Jesus’ kingdom vision is this – none of it matters. All of life is pure gift. All of life’s gifts are pure unmerited gift, given in love, by a God who loves us senselessly, extravagantly, even shamelessly, loves us to his death and beyond. And if we get that what are we holding on to? What are we holding out for?
We are all thrown in this world together, here for a brief time, with one purpose: to find our way home to God, and to walk each other home to our God.
In Luke’s version of the Lord’s Prayer, we pray, “forgive us our debts, as we forgive the debts of those indebted to us”.
Who are we who have been given everything we have and who could never begin to pay our debt to God, who are we to withhold forgiveness of a brother or sister?
I need not remind you this is not the way of the world.
The Pope asked the nations of the first world make the year 2000 a Jubilee year, a year of forgiveness of the debts of third world countries locked into ruinous debt to first world governments and corporations. Needless to say that was a non-starter. That request I’m sure was met with indulgent, knowing smiles in many a boardroom. That’s not how the world does business.
Ta’neishi Coates’ article in the Atlantic a made a compelling case for reparations to African Americans to pay the debt owed for the exploitation, heartbreak and labor that built up the wealth of this country, from which they were systematically excluded. The talking classes had a good time entertaining themselves with that idea, but we all know that’s not going to happen, certainly not anytime soon. And if it did happen, there would be massive resentment and rage in some quarters. Can we expect any different from the world?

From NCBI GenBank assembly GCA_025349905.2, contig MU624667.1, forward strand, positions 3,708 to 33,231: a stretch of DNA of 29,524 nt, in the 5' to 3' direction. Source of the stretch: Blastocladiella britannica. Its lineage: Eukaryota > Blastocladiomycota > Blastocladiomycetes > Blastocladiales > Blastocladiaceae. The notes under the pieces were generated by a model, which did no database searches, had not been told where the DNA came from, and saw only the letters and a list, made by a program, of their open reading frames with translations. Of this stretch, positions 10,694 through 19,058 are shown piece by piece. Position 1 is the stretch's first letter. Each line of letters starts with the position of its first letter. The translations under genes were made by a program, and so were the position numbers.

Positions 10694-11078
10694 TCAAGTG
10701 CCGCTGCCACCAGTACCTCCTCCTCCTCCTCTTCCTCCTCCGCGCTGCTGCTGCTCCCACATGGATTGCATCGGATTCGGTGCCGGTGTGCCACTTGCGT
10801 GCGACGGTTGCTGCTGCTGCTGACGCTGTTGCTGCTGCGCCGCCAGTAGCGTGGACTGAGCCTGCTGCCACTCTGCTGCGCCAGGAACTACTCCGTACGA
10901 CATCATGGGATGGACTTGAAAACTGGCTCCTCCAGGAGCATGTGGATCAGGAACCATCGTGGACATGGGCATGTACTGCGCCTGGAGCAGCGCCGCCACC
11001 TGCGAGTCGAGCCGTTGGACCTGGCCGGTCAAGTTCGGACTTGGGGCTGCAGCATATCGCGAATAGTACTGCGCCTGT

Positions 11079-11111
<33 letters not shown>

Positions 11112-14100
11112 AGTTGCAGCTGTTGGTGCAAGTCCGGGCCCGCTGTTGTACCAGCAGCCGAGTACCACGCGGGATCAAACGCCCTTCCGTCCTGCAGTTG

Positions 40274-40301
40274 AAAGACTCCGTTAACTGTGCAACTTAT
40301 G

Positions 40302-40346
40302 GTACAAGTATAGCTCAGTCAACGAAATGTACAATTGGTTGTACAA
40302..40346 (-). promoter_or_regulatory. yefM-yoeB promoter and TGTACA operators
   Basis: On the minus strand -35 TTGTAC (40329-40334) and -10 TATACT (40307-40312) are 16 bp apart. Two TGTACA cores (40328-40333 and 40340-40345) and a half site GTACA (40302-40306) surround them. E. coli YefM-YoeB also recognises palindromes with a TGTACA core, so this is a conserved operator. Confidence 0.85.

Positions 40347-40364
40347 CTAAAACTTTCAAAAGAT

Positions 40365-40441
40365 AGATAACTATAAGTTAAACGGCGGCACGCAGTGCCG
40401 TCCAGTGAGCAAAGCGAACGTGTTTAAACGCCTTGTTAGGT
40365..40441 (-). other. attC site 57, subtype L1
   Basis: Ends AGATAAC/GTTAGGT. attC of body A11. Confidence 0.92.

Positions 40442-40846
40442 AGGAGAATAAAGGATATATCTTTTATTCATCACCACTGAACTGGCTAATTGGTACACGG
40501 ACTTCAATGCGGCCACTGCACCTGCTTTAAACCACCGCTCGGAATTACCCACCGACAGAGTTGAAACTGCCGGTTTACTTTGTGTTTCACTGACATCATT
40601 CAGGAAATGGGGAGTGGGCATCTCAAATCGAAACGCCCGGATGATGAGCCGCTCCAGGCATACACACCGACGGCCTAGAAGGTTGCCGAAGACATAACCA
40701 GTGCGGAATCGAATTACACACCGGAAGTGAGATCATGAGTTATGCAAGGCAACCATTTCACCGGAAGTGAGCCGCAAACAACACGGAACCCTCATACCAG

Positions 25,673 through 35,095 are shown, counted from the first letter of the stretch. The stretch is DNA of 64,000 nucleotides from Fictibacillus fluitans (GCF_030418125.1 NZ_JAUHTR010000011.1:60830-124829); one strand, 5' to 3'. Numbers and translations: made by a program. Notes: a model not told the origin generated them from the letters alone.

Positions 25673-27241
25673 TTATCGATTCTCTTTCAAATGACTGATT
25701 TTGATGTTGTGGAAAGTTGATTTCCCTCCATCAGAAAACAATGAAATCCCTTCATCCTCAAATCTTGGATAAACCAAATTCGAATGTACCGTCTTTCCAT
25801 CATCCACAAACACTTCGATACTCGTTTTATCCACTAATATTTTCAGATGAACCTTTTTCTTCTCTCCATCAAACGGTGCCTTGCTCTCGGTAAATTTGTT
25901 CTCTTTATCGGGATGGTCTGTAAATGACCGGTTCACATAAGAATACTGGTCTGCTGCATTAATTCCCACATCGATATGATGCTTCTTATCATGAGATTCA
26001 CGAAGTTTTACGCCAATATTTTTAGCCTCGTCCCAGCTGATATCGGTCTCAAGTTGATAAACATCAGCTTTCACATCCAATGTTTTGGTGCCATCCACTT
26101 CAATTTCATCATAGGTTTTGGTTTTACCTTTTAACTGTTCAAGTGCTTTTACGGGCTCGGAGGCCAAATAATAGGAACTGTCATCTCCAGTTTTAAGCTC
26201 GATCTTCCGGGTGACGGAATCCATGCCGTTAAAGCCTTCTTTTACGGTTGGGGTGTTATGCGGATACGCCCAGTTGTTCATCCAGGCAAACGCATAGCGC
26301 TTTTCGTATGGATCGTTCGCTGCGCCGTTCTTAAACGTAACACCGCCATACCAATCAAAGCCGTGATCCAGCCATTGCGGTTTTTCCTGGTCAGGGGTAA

We are called to live an alternative reality, not just to see things from God’s view, but to be like God. We are called to become by grace what God is by nature, self-emptying love and radical, senseless, extravagant forgiveness.
One bleak, dark winter morning I took the Greyhound and arrived very early in Manhattan, delivered into the bowels of the lovely Port Authority Bus Station. The city that never sleeps, actually does sleep. Hardly anything moved and all the underground shops were shuttered and locked, except this one grimy coffee joint. I blearily got my coffee and sat down. Across from me, an old man who swept up and cleaned the bathrooms was taking a break and having his coffee, when a homeless guy comes hustling with an elaborate story about money he needs for medicine. Most of us customers gave him a dollar or some change, but this old janitor gives him a hard-earned ten-dollar bill that I imagine likely took him a couple of hours of unappealing work to earn. Not a few minutes after the homeless guy made his rounds, the liquor store across the way within view opened its gated doors. No real surprise the homeless guy was their first customer getting his “medicine” for the morning. Knowing glances were exchanged, we all knew we were scammed. The old janitor was the only one really amused, he laughed heartily and generously, and said, “You know, I knew that would happen, you know I was there myself once.”
And who was most like the Kingdom of God?